Latitude -32.621422, Longitude 148.93826
Located in the Central West Region of NSW, nearest town Wellington
Source: Office of Environment & Heritage, National Parks and Wildlife service, Guide to New South Wales Karst and Caves.
This reserve has an important place in science history. In 1830, while exploring one of its caves, local resident George Ranken discovered the first fossil bones found in Australia. These bones were of extinct mammals related to living species and study of them influenced theories on how life developed.
The caves at Wellington have formed in a bed of north-south-trending limestone that, along with mudstones and other rocks, make up the Garra Formation, which originated 350-400 million years ago in the Devonian period.
Wellington's limestone beds and strata of the adjoining Garra Formation are internationally significant. Rich in Devonian marine fossils, these rocks provide a standard from which the age of other rocks can be compared or identified.
There are over 40 caves at the reserve. While many of these are relatively small-scale, others are more significant including Cathedral Cave, which is used for public exhibitions and was formed by the unusual process of water dissolving the rock upward to form a large domed chamber.
In addition to its more well-known caves, the reserve contains an extensive network of waterfilled caves. These include relatively complex formations and fossil bones indicating that they were flooded by a rising water table sometime after they were formed.
Phosphate was mined from a number of the caves between 1914 and 1918 and relics of this activity play a role in visitor education and interpretation programs.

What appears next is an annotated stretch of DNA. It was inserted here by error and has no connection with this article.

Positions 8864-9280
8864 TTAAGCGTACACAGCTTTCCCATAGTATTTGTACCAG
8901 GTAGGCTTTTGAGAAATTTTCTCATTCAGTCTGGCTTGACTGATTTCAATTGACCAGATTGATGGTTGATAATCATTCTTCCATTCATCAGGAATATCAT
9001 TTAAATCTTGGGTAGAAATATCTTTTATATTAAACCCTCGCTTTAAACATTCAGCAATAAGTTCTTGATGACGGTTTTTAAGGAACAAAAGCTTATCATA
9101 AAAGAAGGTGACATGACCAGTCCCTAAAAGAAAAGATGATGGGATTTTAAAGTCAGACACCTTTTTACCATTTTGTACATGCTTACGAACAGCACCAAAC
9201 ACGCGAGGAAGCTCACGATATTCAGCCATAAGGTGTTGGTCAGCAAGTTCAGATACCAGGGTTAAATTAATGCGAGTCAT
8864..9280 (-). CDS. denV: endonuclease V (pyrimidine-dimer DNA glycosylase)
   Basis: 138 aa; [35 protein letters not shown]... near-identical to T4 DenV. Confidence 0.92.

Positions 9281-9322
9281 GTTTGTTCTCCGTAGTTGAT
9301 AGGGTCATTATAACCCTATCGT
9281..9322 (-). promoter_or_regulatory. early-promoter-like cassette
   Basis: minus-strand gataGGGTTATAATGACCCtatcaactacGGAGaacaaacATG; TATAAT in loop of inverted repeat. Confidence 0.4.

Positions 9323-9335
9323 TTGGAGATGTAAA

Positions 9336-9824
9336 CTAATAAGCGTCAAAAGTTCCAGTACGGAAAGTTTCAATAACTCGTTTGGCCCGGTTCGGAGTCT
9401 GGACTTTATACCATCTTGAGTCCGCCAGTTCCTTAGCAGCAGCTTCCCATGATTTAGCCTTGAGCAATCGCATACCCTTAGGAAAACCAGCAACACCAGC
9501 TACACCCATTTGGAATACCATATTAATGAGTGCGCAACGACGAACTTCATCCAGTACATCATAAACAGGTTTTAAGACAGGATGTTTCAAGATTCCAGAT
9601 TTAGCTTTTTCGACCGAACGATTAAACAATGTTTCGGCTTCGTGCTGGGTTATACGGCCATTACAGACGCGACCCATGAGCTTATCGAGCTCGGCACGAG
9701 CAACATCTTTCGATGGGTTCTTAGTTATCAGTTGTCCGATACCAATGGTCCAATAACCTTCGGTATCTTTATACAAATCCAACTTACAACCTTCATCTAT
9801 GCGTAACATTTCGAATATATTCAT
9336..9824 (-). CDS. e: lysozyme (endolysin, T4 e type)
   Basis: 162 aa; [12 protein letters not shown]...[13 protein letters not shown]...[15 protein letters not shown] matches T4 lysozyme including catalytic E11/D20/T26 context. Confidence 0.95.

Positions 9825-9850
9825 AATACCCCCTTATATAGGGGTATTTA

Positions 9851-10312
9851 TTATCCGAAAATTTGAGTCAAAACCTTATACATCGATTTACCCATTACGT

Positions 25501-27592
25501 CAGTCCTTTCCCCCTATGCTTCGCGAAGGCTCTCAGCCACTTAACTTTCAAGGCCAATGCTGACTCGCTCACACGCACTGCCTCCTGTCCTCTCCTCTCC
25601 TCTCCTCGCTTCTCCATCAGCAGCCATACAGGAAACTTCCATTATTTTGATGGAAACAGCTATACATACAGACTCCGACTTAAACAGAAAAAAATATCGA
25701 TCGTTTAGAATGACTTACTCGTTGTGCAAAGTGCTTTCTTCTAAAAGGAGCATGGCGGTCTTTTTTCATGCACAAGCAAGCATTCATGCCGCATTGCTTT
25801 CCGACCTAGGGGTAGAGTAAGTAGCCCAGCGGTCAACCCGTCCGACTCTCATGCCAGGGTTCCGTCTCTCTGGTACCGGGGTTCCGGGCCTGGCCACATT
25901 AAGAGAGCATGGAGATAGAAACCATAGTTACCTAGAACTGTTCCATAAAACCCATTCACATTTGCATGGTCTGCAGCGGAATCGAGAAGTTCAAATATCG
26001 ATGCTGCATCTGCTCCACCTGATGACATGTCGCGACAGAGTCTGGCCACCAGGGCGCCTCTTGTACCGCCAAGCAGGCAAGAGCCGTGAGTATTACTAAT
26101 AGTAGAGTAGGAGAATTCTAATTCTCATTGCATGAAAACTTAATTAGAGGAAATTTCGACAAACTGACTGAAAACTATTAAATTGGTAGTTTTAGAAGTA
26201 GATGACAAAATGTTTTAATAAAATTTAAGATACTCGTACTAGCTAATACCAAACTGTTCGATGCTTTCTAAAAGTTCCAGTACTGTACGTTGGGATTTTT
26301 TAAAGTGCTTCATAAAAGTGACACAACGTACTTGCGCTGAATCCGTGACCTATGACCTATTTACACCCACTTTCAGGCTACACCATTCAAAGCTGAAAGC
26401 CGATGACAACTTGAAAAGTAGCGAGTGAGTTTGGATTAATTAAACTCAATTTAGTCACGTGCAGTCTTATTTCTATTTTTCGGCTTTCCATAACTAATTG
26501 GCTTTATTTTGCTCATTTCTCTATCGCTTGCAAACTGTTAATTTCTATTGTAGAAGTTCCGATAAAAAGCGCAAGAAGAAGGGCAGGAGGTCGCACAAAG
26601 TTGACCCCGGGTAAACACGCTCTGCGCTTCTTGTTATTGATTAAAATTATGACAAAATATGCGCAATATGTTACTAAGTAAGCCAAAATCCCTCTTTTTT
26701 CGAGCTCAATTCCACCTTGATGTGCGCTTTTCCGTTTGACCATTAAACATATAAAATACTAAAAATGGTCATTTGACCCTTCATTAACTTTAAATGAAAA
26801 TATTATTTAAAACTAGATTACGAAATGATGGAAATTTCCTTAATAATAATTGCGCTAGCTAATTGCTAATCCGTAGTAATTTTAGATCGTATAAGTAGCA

The reserve's caves are one of the most significant sites for mammal fossils in the world and house the largest deposit of Pliocene-Pleistocene mammal fossils in Australia, ranging in age from 30,000 to 4 million years. Fossilised bones of extinct megafauna, such as the giant kangaroo, marsupial lion and seven-metre-long carnivorous goanna, have also been discovered in and around the caves.
The reserve's fossils have been highly significant in global science history, with studies commencing in 1830 and attracting the attention of some of the world's greatest palaeontologists and scientists. They included naturalist Charles Darwin who many believe confirmed his Theory of Evolution after viewing the ancient thylacine, kangaroo and wombat fossils from Wellington Caves while visiting Australia in the 1830s. Studies of the reserve's fossils continue today and a range of fossil deposits can be seen in a limited number of its caves.
Wellington Caves are located in Central NSW, approximately 7 kilometres south of Wellington and 58 kilometres south-east of Dubbo. Access is by Caves Road which turns west off the Mitchell Highway. Guided tours of the caves and the phosphate mine are conducted daily. A surface tour (self guided) has been developed, providing visitors with an opportunity to view some of the area's diverse marine fossils.